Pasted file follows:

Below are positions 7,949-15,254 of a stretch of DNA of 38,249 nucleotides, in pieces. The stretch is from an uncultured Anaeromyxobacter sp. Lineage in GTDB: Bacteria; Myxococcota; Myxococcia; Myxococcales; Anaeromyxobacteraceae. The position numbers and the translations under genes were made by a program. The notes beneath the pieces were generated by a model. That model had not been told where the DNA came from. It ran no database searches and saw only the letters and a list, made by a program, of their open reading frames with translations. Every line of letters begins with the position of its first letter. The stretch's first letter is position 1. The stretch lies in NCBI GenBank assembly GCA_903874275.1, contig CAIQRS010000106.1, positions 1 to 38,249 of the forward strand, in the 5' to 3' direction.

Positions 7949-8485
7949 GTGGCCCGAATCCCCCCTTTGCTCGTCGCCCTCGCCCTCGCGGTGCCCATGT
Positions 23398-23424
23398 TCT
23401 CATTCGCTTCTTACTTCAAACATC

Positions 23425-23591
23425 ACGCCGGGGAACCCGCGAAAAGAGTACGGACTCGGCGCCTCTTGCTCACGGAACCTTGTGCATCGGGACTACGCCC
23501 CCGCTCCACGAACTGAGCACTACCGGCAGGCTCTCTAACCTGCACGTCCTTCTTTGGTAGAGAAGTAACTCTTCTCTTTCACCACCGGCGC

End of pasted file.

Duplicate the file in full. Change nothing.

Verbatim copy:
Below are positions 7,949-15,254 of a stretch of DNA of 38,249 nucleotides, in pieces. The stretch is from an uncultured Anaeromyxobacter sp. Lineage in GTDB: Bacteria; Myxococcota; Myxococcia; Myxococcales; Anaeromyxobacteraceae. The position numbers and the translations under genes were made by a program. The notes beneath the pieces were generated by a model. That model had not been told where the DNA came from. It ran no database searches and saw only the letters and a list, made by a program, of their open reading frames with translations. Every line of letters begins with the position of its first letter. The stretch's first letter is position 1. The stretch lies in NCBI GenBank assembly GCA_903874275.1, contig CAIQRS010000106.1, positions 1 to 38,249 of the forward strand, in the 5' to 3' direction.

Positions 7949-8485
7949 GTGGCCCGAATCCCCCCTTTGCTCGTCGCCCTCGCCCTCGCGGTGCCCATGT
Positions 23398-23424
23398 TCT
23401 CATTCGCTTCTTACTTCAAACATC

Positions 23425-23591
23425 ACGCCGGGGAACCCGCGAAAAGAGTACGGACTCGGCGCCTCTTGCTCACGGAACCTTGTGCATCGGGACTACGCCC
23501 CCGCTCCACGAACTGAGCACTACCGGCAGGCTCTCTAACCTGCACGTCCTTCTTTGGTAGAGAAGTAACTCTTCTCTTTCACCACCGGCGC